A fixer is a person who carries out assignments for someone else or who is good at solving problems for others. The term has different meanings in different contexts. In British usage, the term is neutral, meaning “the sort of person who solves problems and gets things done.”                      —Wikipedia

To my way of thinking, there are only two kinds of people: fixers and everyone else. When something breaks, fixers want to fix it and everyone else wants to buy a new one.

That is, of course, an oversimplification since the fixer class includes people who want to fix other people and we can’t just go and buy a new person—although, I’m sure some people wish they could. Furthermore, since fixing other people is well above my paid grade, I am only pondering about fixing stuff. 

To no one’s surprise, I think of myself as a fixer. It’s actually a knee-jerk reaction for me to want to fix something. Even if it’s not my problem, not important, or I don’t have time, I still can’t help launching into fixing mode—even if only in my head. I never knew how bad this was until Holly pointed out that many times, when she tells me something is broken, I immediately launch into fixing something that she never intended to be fixed.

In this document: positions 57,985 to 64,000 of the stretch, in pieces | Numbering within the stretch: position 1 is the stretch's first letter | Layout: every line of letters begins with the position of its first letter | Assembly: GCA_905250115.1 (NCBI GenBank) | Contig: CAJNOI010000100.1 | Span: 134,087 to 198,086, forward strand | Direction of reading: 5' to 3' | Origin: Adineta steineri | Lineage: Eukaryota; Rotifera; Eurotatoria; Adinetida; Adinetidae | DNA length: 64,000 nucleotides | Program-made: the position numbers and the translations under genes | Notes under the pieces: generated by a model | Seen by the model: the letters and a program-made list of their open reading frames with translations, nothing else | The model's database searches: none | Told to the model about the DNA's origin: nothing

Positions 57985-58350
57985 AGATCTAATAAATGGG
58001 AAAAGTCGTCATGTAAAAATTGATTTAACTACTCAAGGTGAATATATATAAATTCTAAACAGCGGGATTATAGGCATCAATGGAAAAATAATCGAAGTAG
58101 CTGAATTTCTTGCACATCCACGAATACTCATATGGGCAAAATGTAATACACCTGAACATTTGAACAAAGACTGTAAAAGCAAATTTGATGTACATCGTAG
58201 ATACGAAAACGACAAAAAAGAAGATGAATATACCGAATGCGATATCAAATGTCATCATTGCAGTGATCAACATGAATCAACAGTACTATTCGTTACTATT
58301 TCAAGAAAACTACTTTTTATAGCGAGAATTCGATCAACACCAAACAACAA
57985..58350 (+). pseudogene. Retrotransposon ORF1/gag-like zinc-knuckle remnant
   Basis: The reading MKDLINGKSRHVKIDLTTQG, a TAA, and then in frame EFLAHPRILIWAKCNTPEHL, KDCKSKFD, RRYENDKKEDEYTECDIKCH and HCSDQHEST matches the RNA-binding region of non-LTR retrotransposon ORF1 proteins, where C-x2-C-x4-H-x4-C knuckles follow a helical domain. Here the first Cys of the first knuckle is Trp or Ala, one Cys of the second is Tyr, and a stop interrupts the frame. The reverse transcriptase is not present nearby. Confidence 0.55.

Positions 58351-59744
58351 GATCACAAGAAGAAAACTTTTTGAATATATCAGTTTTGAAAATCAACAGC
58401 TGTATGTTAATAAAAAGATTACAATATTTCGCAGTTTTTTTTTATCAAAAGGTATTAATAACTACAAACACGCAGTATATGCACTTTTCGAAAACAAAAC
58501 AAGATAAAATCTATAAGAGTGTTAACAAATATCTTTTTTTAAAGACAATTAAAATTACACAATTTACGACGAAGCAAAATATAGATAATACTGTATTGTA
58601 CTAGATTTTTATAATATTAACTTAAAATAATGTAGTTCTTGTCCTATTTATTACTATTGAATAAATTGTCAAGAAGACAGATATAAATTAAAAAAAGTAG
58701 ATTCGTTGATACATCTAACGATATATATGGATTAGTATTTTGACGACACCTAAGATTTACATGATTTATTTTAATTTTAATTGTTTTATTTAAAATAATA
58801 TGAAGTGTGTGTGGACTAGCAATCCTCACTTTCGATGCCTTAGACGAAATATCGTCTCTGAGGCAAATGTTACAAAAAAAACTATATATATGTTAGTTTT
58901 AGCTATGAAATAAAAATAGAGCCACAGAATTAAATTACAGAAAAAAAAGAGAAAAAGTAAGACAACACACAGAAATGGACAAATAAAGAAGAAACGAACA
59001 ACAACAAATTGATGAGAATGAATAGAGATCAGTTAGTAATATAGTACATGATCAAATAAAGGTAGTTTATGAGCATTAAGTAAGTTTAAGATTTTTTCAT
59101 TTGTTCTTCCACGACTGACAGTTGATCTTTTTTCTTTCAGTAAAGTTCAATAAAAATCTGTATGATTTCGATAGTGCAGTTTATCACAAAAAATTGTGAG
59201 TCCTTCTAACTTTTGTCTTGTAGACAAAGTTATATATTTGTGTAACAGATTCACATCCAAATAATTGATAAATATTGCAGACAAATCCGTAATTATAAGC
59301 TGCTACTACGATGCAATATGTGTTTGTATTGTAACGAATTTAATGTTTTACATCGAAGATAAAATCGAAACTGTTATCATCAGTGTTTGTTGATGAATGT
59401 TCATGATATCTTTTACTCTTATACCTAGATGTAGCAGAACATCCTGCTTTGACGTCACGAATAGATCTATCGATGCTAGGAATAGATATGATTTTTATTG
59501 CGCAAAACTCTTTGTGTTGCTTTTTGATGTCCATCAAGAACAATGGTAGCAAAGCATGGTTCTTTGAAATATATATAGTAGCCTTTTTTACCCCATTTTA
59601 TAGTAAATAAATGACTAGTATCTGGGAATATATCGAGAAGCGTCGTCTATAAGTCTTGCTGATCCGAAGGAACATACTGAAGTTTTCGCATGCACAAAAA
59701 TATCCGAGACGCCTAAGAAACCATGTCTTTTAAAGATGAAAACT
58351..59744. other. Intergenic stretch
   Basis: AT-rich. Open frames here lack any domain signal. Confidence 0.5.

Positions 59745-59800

One of the key differences between fixing people and fixing stuff is that one of the best ways to fix stuff is to actually break it in order to understand it. Breaking people in order to understand their problem seems a bit radical. But with fixing stuff, I have found that you can’t be afraid of breaking it. Worst case, you simply buy another one and try again.


Being an engineer, I am steeped in the importance of understanding the root of the problem and not just going the trial and error route. Trial and error is prone to discovering a quick fix that seems to solve the problem, only to have the underlying problem rise again under different circumstances.

Solid fixes of computer problems require a solid understanding. So, I frequently find myself not fully understanding the problem and annoying people when they ask how it’s going. My usual answer is, “I don’t know.”

I firmly believe that I can fix anything, given enough time. And there’s the rub. How much time? I don’t know. Oops! That answer is so annoying.

Speaking of annoying! I find that in spite of all that I have just said, having to constantly fix stuff is really annoying. Why can’t the engineers who design our stuff make things that simply work… all the time?

Have I mentioned that the people who want me to fix stuff can be equally annoying? I’d have a million dollars in the bank if I had a dollar for every time someone said to me, “My computer’s not working.” Geez. Please, what about your computer is not working? Give me some details. I can’t just devine what your computer is not doing for you.

Alas, I am stuck with who I am. As much as I can be annoying and annoyed, I receive immense satisfaction from understanding tech problems and fixing them forever.